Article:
Why Johnny Marr will never retire

Media captionThe Killers play This Charming Man with Johnny Marr at Glastonbury

On Saturday night, Johnny Marr played Glastonbury for the fifth time, with his fifth different band.

He first came to Worthy Farm in 1984 as part of The Smiths, and has returned over the years with Modest Mouse, The Cribs and as a solo act.

This year, he joined The Killers for their headline slot, playing This Charming Man, as well as a solo set.

And he shows no signs of slowing down, telling the BBC he’d “never retire, whether I’m in the public eye or not.”

“I was a musician well before people knew who I was,” he said. “I felt like I was a musician when I was 10, 11, 12 – which might sound a bit odd to people, but it is a fact. That was my vision for myself, and that’s what I was interested in: How to play music, how to get good at playing music, how to live like a musician.”

It paid off, with Marr’s jangly, dextrous riffs becoming the defining sound of 80s indie, thanks to songs like This Charming Man, What Difference Does It Make? and How Soon Is Now.

After The Smiths disbanded, he lent his skills to Talking Heads on the sublime (Nothing But) Flowers, and The Pretenders’ delicately finger-picked Windows Of The World.

Image caption

Marr alsoplayed songs from his recent album Call The Comet on Glastobury’s Other Stage

Since then, he’s played with everyone from the Pet Shop Boys to Oasis, and Blondie to Girls Aloud.

“I never imagine that I’m going to be on this earth and not feel like a musician,” he said.

“I come from a family of musical obsessives, and as a little child and my parents were really happy that I was acting as a musician. I can’t remember a time that I wasn’t a musician. I’m just really lucky that I got to do it in public.”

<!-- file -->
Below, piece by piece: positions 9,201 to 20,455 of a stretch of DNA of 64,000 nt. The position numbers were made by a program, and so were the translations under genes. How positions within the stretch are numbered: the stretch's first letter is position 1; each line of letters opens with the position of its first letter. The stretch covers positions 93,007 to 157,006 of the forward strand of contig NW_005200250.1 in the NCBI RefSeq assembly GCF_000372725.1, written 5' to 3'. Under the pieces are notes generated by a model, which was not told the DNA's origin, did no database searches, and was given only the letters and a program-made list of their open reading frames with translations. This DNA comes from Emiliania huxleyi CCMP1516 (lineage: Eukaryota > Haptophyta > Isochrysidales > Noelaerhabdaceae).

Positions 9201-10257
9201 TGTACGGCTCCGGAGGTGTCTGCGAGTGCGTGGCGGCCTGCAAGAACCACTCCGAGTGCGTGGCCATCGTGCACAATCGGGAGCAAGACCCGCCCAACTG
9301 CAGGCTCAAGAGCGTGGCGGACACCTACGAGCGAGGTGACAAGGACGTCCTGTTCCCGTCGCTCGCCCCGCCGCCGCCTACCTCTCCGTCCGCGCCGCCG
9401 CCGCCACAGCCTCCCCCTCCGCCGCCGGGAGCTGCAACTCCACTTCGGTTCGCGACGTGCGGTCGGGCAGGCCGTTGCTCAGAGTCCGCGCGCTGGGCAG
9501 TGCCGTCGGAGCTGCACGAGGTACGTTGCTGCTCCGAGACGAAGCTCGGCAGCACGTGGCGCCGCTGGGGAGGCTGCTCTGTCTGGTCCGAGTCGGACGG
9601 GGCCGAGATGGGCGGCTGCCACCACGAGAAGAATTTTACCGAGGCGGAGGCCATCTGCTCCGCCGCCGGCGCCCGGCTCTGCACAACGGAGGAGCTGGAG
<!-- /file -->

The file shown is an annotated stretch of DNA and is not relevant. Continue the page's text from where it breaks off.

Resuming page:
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Marr’s guest slot with The Killers saw him play on both Mr Brightside and This Charming Man – prompting some fans to call for The Smiths to reunite, with Brandon Flowers taking Morrisey’s place.

“Johnny Marr should just do a Smiths tour with Brandon Flowers replacing Morrissey and everyone could enjoy it in a non-problematic way,” wrote Hannah Jamieson on Twitter.

“Can we just get Brandon Flowers to record vocals for all of The Smiths albums and pretend that Morrissey never existed?” added Tom Sossic.

However, Marr told the BBC he was already gearing up to record a sequel to last year’s psychedelic concept album Call The Comet.

“I’ve sort of started a [musical] exploration that’s only just beginning,” he said.

“I want to come off the road in September, and I’m going to embrace the unknown, to be honest with you.”

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